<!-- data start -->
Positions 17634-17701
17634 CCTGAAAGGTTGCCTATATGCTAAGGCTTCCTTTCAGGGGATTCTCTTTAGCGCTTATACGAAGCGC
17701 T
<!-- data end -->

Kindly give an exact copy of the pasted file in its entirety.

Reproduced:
Positions 17634-17701
17634 CCTGAAAGGTTGCCTATATGCTAAGGCTTCCTTTCAGGGGATTCTCTTTAGCGCTTATACGAAGCGC
17701 T